Biochemical and Biophysical Research Communications, Vol.520, No.2, 297-303, 2019
Genetic background influences hepcidin response to iron imbalance in a mouse model of hemolytic anemia (Congenital erythropoietic porphyria)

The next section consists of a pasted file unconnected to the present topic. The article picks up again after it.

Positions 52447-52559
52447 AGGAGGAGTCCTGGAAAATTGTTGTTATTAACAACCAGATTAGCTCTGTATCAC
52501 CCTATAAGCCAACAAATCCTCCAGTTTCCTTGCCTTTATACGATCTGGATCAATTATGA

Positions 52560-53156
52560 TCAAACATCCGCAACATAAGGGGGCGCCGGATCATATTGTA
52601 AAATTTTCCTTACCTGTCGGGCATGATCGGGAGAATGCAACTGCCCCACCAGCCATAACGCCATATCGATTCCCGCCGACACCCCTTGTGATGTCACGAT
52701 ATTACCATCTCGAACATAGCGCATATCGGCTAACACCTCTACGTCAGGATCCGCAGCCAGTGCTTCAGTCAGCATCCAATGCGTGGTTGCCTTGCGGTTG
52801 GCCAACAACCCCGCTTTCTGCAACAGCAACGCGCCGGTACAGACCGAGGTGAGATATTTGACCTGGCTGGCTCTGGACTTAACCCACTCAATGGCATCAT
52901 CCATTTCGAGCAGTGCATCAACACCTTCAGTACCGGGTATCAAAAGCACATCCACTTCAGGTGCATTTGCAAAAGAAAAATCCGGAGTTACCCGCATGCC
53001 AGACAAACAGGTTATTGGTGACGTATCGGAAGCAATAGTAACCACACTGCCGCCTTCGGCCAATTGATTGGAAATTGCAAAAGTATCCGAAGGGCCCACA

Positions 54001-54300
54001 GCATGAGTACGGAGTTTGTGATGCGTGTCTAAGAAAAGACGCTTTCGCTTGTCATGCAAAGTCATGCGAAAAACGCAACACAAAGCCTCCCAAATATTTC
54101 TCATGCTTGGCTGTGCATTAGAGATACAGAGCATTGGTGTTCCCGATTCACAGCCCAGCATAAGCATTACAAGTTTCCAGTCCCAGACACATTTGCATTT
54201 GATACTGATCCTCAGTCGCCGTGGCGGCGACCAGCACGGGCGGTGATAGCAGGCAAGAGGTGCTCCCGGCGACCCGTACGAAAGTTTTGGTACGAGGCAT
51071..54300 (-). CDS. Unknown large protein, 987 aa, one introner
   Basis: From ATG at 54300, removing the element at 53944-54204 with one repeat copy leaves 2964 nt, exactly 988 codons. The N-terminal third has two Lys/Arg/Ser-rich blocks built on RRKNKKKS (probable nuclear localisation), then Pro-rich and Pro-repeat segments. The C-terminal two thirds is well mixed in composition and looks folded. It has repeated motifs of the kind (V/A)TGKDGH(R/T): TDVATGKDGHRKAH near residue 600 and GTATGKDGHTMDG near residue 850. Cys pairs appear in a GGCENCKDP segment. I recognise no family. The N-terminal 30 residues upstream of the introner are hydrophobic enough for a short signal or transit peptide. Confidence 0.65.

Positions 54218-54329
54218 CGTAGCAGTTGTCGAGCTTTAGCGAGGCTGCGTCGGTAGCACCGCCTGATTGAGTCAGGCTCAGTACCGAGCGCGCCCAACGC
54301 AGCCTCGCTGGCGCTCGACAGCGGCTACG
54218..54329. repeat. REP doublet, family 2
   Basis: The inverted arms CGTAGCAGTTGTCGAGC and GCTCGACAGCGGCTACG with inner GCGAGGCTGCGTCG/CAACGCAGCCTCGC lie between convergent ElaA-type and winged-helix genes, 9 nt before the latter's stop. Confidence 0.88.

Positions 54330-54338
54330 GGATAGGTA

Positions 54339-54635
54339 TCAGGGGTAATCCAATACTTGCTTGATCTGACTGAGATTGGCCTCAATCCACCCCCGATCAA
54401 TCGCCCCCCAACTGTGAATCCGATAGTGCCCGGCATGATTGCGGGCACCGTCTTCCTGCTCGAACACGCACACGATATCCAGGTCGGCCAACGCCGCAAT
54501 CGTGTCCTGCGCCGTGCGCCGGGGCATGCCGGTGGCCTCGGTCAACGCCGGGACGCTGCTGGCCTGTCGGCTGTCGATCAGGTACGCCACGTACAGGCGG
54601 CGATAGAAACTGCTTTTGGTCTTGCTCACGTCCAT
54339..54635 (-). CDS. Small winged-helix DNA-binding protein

Clinical severity is heterogeneous among patients suffering from congenital erythropoietic porphyria (CEP) suggesting a modulation of the disease (UROS deficiency) by environmental factors and modifier genes. A KI model of CEP due to a missense mutation of UROS gene present in human has been developed on 3 congenic mouse strains (BALB/c, C57BL/6, and 129/Sv) in order to study the impact of genetic background on disease severity. To detect putative modifiers of disease expression in congenic mice, hematologic data, iron parameters, porphyrin content and tissue samples were collected. Regenerative hemolytic anemia, a consequence of porphyrin excess in RBCs, had various expressions: 129/Sv mice were more hemolytic, BALB/c had more regenerative response to anemia, C57BL/6 were less affected. Iron status and hemolysis level were directly related: C57BL/6 and BALB/c had moderate hemolysis and active erythropoiesis able to reduce iron overload in the liver, while, 129/Sv showed an imbalance between iron release due to hemolysis and erythroid use. The negative control of hepcidin on the ferroportin iron exporter appeared strain specific in the CEP mice models tested. Full repression of hepcidin was observed in BALB/c and 129/Sv mice, favoring parenchymal iron overload in the liver. Unchanged hepcidin levels in C57BL/6 resulted in retention of iron predominantly in reticuloendothelial tissues. These findings open the field for potential therapeutic applications in the human disease, of hepcidin agonists and iron depletion in chronic hemolytic anemia. (C) 2019 Elsevier Inc. All rights reserved.